Under the Influence

Normal cells aid tumor progression

A study led by Ohio State University cancer researchers is the first to show that gene alterations in stromal fibroblasts can foster tumor growth. This work provides the first mouse model that accurately represents the tumor microenvironment found in human breast cancer.

Co-principal investigators Michael Ostrowski, PhD, and Gustavo Leone, PhD, both of The Ohio State University Comprehensive Cancer Center-Arthur G. James Cancer Hospital and Richard J. Solove Research Institute, and their colleagues eliminated the Pten tumor suppressor gene from stromal fibroblasts present in a mouse epithelial mammary tumor.

Pten is a key regulator of cell metabolism that is lost in the malignant cells of many human cancers, this study revealed that it also influences the tumor microenvironment.

The loss of Pten led to overexpression of a second fibroblast gene, Ets2. That resulted in gene expression changes and led to extensive remodeling of the extracellular matrix, as well as increased inflammation and angiogenesis, all of which favor tumor growth.

Remarkably, altering the Pten-Ets2 alignment in the mouse model accurately mimicked histological and molecular changes that occur in human breast cancer.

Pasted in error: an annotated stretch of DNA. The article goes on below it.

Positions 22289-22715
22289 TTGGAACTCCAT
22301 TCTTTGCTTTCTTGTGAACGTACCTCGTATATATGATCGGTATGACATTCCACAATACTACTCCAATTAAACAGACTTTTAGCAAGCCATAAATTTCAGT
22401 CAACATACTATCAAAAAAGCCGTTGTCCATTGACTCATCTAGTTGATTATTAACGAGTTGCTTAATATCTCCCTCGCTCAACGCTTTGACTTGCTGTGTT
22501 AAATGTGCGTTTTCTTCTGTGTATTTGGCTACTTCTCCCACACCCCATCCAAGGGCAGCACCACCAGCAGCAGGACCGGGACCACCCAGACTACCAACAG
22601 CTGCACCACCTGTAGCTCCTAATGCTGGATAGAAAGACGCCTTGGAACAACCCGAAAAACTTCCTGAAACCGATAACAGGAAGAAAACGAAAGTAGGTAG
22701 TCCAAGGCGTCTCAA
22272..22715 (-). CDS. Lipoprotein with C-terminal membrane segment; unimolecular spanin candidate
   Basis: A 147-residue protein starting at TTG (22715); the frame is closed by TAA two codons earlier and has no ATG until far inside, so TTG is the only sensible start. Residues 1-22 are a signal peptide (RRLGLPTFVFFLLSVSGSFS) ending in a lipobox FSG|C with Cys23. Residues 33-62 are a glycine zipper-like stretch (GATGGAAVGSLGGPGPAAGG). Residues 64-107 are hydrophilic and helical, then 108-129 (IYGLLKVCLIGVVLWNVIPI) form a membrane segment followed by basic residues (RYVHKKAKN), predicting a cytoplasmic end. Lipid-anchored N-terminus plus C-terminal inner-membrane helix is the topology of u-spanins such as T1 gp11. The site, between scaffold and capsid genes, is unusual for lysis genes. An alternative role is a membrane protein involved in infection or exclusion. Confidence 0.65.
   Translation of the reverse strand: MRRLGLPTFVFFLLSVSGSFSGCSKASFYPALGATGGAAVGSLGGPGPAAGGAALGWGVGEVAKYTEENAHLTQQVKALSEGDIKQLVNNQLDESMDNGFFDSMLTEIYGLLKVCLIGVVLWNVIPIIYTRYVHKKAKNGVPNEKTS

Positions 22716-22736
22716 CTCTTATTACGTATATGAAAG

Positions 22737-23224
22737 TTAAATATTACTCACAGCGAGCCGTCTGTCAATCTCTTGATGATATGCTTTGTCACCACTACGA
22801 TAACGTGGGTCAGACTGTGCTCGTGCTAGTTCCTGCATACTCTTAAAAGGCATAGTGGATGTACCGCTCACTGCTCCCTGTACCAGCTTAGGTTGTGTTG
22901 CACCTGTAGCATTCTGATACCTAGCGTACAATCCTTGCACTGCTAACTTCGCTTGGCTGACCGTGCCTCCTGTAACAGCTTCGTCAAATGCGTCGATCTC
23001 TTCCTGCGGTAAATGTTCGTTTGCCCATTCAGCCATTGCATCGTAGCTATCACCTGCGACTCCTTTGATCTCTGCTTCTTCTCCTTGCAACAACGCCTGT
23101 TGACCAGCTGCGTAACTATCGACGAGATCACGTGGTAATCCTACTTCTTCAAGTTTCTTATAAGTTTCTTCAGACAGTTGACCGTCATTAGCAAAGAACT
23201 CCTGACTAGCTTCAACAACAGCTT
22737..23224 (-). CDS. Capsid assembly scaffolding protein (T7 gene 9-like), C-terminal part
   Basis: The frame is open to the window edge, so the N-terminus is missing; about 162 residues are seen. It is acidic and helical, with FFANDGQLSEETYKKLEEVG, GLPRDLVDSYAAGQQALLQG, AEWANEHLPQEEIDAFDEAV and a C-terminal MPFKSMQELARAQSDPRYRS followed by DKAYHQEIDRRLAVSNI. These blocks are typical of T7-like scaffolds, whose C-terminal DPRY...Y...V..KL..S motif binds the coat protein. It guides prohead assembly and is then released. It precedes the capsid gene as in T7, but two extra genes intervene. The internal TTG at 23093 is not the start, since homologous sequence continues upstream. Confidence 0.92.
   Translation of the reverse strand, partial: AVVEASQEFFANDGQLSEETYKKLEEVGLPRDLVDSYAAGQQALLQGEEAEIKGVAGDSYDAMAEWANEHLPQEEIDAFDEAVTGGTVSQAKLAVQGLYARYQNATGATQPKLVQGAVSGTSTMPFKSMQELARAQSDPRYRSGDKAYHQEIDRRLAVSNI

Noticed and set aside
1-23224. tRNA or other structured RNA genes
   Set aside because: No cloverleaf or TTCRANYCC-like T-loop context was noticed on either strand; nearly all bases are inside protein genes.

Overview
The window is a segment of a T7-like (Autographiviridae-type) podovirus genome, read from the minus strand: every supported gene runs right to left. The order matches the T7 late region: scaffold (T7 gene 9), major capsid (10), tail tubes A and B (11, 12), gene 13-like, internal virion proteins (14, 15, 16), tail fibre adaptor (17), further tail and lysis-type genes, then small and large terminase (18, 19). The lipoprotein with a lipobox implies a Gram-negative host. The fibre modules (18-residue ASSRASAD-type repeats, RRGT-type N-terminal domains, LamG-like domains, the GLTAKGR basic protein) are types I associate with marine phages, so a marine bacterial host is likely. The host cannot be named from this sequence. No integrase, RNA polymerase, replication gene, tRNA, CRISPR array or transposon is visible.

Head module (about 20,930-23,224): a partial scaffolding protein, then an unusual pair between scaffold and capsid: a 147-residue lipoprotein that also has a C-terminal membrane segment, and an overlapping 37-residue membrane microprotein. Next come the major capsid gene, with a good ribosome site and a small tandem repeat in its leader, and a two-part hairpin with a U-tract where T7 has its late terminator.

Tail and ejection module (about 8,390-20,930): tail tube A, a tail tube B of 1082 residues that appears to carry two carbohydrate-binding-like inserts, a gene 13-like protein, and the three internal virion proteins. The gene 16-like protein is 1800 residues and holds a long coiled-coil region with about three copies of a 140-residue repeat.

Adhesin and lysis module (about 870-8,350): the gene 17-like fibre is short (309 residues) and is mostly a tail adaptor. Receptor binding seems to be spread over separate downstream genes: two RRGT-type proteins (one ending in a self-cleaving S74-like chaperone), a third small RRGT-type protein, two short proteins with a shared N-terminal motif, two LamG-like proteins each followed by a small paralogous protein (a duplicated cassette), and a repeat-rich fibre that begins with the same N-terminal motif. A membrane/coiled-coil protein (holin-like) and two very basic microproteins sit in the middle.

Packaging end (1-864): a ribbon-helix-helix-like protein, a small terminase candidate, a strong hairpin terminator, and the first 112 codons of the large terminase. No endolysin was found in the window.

The findings demonstrate that stromal fibroblasts play an important role in suppressing cancer development and may explain why some human breast cancer patients respond to a standard therapy while others with apparently identical disease don’t.

In addition, the studies identify new stromal-specific biomarkers that may help guide treatment and identify molecular targets for developing new therapies aimed at tumor stromal cells. They could also improve the understanding of other pathological conditions that are influenced by the tissue microenvironment, such as autoimmune disease, lung fibrosis and neurodegenerative diseases.

Published in the Oct. 22, 2009, issue of Nature.

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